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ZEISS. Discover the fascinating world of birds, and win a birding trip to Columbia

Can anyone help with these please. The Spurn, North East England (1 Viewer)

Smithy1000

Well-known member
Ive had a go. Thanks

1. Female Kestrel
2.Meadow Pipit
3.Greenshank and Redshank
4?
5.Common Tern
6.Sandwich Tern?
7.Grey Plover
8.Ringed Plover?
9.Golden Plover
10. Dunlin
11.?
12.Mainly Red Knot, The white ones Sanderling? One Golden Plover and a few Ringed plover?
 

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Vyomkesh

Well-known member
India
6 is probably Sandwich Tern but without a yellow tip?
4 is possibly a pipit with that markings
5 Common Tern (atleast some if not all)
8 Common Ringed Plover?
7 does look like Grey rather than Golden. Don't know if any other similar species co-occur.
 

kb57

Well-known member
Europe
Think you and Vyomkesh are almost all correct...4. also meadow pipit; 11 red knot (great knot very rare in W Europe); 12 flock mostly dunlin, with ringed plover and sanderling as you said, and a few red knot...however I get the impression the large part of the flock at the back which aren't in focus are probably also knot.
 

THE_FERN

Well-known member
Ive had a go. Thanks

1. Female Kestrel
2.Meadow Pipit
3.Greenshank and Redshank
4?
5.Common Tern
6.Sandwich Tern?
7.Grey Plover
8.Ringed Plover?
9.Golden Plover
10. Dunlin
11.?
12.Mainly Red Knot, The white ones Sanderling? One Golden Plover and a few Ringed plover?
4 meadow pipit (see bill: kinda doing a reed bunting impression otherwise)
6 yes
11 red knot
12 mainly dunlin (small, curved long, thin bills, often blackish breast), + a few of the other species you mention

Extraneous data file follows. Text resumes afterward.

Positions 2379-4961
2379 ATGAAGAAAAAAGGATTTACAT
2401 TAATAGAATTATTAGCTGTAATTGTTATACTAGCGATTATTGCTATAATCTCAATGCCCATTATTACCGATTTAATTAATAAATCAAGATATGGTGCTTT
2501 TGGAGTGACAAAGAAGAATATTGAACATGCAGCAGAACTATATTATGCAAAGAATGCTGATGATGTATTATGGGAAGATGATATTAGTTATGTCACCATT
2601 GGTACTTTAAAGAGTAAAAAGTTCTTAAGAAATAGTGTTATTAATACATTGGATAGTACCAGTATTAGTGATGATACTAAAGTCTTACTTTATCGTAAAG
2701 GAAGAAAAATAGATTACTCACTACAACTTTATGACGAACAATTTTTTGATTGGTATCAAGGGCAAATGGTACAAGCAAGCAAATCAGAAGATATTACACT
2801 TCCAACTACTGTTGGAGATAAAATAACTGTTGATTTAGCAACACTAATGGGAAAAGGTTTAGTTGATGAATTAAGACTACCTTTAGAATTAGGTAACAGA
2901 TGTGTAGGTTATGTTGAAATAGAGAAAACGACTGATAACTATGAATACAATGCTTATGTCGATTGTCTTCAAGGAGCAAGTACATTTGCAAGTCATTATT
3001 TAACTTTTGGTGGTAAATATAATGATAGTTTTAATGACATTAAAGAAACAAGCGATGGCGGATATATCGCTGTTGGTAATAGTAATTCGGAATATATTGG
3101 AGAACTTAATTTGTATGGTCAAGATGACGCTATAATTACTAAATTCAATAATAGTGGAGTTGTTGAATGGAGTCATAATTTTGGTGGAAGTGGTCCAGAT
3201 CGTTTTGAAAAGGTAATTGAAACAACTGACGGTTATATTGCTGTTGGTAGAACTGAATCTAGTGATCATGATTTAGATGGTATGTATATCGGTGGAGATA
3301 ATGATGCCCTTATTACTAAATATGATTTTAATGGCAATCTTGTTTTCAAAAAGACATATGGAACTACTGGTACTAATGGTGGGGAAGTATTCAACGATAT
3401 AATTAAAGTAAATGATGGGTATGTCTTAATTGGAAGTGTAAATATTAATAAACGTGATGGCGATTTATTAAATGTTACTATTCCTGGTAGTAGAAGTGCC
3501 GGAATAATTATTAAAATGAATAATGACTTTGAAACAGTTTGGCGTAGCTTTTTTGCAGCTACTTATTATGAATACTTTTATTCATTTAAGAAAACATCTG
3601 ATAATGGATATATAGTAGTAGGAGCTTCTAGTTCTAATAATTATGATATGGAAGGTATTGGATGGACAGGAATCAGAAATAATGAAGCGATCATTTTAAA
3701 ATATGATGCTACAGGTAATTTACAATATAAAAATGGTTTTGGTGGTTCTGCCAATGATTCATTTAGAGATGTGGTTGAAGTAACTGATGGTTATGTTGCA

Alexander Stöhr

Well-known member
Hello,
your last picture also has a Turnstone hiding among the others, which is easy seen, once you found it. I hope this is not regarded as an offense: I think that when others are looking at this picture again, more species might well be found. Because there is also one bird, which might well be Curlew Sandpiper (it seems just the slightest hue better for a Curlew SP than for a Dunlin. But I hope fore more pictures or more comments).
 

stevethehydra

Well-known member
I see mostly Dunlin in the last picture, some Knot, Sanderling and Ringed Plover, one Golden Plover near top right, and a very small bird (unless some strange size illusion is going on) just above and to the right of centre that I think must be a Little Stint. I can't see the Turnstone though...

It's rare that a photo of such a big flock of waders in flight is so clear! This could be used for a "spot all the species" competition...
 

kb57

Well-known member
Europe
I've found the golden plover now...and I think I see Alexander's turnstone almost completely obscured near the right hand middle part of the picture - but I can't pick out a candidate curlew SP or little stint.
It is a great picture for wader ID!
 

stevethehydra

Well-known member
The bird that looks like LS to me is near the centre, just a bit above and to the right - it's behind a Dunlin and in front of a Knot...

I haven't seen any obvious Curlew Sand candidates but there are a couple of Dunlin types that seem greyer and longer-billed.
 

THE_FERN

Well-known member
Hello,
your last picture also has a Turnstone hiding among the others, which is easy seen, once you found it. I hope this is not regarded as an offense: I think that when others are looking at this picture again, more species might well be found. Because there is also one bird, which might well be Curlew Sandpiper (it seems just the slightest hue better for a Curlew SP than for a Dunlin. But I hope fore more pictures or more comments).
I missed the turnstone (but I'm not surprised). I also wondered about curlew sand: there're one or two which seem a bit bigger, longer billed. I guess i they're probably just big dunlin.

Turnstone in bottom right corner (can only really see breast band, white belly)..?
 
ZEISS. Discover the fascinating world of birds, and win a birding trip to Columbia
ZEISS. Discover the fascinating world of birds, and win a birding trip to Columbia
ZEISS. Discover the fascinating world of birds, and win a birding trip to Columbia

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